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Once we brought our new puppy, Charlie, home we were super excited to start playing with him and get him used to his new place. He seemed to adapt pretty well to our apartment and the noises of Seattle. He definitely slept a lot those first few weeks, which we were a tad worried about. I remember, looking back on it now, being concerned about every little thing that he did, and wondering if it was "normal." I wanted so badly for him to be happy and healthy. I didn't want to mess anything up because it felt like we were new parents.
With that in mind, we wanted to start training right away! We had heard all too often about how crazy huskies can be and we didn't want him to grow up to be disobedient. The months leading up to his adoption I had researched how to train malamutes and huskies. I wasn't sure if they were different, but I wanted to make sure that I was prepared. We enrolled him in a six-week puppy training course and took him there once a week. We also heard that crate training helps with potty training and also helps with separation anxiety. We started crate training pretty much right away as well.
We would put him in the crate for a little bit at a time, and then we would leave the apartment. We started at ten minutes and would increase the time slowly. We also left a camera to see how he would do. He did pretty well with the training for the first couple of months. After that, we changed our schedules, which meant we no longer had a routine, and unfortunately, huskies NEED a routine more so than other breeds. He would start to (what we called) Houdini himself out of the crate. We would put him in the crate in the morning, and when one of us would come home to walk him at lunchtime he would be sitting on the couch. The crate door would still be shut and there would be no evidence of how he got out. We tried to watch him on the camera, but we could never catch him! Except for one time, my wife happened to look at the camera while she was working and saw that he was halfway out of the crate. She rushed home, and he was just sitting on the couch giving her a huge grin. She then noticed that he had knocked one of his teeth sideways, and there was blood on the floor in front of the crate. We, of course, called the vet right away and thankfully it was just a baby tooth and he was fine.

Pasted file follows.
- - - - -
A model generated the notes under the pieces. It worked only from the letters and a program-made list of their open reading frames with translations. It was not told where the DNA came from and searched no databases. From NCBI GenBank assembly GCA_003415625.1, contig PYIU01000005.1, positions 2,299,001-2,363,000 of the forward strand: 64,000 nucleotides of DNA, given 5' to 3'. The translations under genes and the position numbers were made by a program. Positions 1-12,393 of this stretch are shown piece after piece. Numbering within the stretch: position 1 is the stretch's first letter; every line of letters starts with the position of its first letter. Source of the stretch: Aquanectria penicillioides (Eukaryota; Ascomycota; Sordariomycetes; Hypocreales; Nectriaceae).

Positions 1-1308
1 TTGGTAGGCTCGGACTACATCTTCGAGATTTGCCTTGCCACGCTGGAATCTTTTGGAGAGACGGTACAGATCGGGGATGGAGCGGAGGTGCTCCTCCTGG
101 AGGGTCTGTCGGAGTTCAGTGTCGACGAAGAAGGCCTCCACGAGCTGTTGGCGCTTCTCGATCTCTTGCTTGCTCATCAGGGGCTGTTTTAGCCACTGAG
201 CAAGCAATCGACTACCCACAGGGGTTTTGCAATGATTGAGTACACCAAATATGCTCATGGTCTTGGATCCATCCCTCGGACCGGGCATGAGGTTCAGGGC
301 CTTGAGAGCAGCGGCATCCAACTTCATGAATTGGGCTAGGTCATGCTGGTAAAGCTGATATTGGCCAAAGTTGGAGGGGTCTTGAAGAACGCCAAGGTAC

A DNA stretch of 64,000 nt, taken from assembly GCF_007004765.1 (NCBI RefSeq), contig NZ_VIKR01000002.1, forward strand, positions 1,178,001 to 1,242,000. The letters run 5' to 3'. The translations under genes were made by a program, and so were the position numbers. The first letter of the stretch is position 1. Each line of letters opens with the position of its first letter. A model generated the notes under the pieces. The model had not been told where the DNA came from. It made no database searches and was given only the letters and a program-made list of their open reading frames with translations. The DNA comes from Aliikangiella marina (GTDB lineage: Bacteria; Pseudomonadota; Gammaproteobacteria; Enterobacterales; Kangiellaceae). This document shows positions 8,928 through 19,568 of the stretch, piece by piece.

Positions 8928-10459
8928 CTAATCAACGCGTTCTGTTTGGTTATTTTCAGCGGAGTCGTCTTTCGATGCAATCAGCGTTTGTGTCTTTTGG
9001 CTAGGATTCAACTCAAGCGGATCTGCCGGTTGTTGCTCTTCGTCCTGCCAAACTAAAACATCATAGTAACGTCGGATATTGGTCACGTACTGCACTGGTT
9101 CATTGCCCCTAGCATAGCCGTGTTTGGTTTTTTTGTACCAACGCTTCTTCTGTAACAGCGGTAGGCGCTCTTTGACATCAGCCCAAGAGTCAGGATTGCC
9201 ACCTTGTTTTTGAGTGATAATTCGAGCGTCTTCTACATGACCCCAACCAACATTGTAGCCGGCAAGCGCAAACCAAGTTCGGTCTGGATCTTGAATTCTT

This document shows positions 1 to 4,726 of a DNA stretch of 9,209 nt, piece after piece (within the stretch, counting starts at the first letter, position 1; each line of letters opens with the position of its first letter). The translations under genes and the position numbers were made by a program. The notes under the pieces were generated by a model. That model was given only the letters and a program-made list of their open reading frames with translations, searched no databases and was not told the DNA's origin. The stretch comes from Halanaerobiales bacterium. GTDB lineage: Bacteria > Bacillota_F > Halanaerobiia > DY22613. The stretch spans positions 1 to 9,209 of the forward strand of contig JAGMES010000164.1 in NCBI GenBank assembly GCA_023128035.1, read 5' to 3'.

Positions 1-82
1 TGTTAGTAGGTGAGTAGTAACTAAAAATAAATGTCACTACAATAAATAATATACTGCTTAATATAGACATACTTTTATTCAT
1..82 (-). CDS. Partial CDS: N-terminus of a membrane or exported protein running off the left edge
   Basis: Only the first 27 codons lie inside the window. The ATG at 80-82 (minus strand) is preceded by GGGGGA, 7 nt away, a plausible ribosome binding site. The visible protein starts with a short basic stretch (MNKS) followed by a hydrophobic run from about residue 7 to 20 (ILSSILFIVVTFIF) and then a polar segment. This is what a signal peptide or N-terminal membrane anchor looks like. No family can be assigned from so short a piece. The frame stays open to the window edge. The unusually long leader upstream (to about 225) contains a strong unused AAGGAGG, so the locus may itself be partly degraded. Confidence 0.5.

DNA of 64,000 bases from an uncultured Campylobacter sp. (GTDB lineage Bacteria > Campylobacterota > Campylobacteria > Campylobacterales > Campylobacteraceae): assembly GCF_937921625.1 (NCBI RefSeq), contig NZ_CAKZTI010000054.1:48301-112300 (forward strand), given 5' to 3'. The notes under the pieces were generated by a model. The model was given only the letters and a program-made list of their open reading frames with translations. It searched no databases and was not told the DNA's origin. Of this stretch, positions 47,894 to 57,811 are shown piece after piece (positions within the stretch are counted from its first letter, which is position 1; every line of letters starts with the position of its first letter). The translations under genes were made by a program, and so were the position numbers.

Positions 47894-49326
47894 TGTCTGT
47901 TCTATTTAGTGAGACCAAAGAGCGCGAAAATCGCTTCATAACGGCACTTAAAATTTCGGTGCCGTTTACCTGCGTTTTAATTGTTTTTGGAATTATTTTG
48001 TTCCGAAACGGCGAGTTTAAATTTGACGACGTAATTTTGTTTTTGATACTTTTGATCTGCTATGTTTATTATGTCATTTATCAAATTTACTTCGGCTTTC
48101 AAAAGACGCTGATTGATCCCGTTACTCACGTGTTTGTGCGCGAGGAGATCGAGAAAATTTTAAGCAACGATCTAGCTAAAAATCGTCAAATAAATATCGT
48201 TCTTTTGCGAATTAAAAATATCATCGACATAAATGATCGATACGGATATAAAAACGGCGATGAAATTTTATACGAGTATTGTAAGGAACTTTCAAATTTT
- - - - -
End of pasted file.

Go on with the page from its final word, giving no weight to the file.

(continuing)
We decided from then on to start putting tiny padlocks on the crate so that he wouldn't be able to break out anymore. That seemed to work for a few weeks as well until we took him to my mom's house over Christmas and left him for a few days. One day my mom put him in the crate with the two locks on it, and when she came home to let him out he was sitting on the sofa, again! The crate was still shut and locked! There was no way that he could have wiggled out. At this point, we were all shocked and at a loss. My wife and I decided that it was time to start training him to be left alone inside the house, outside of the crate. That was definitely an ordeal as well. Stay tuned to hear what kind of collateral damage came from that next training adventure!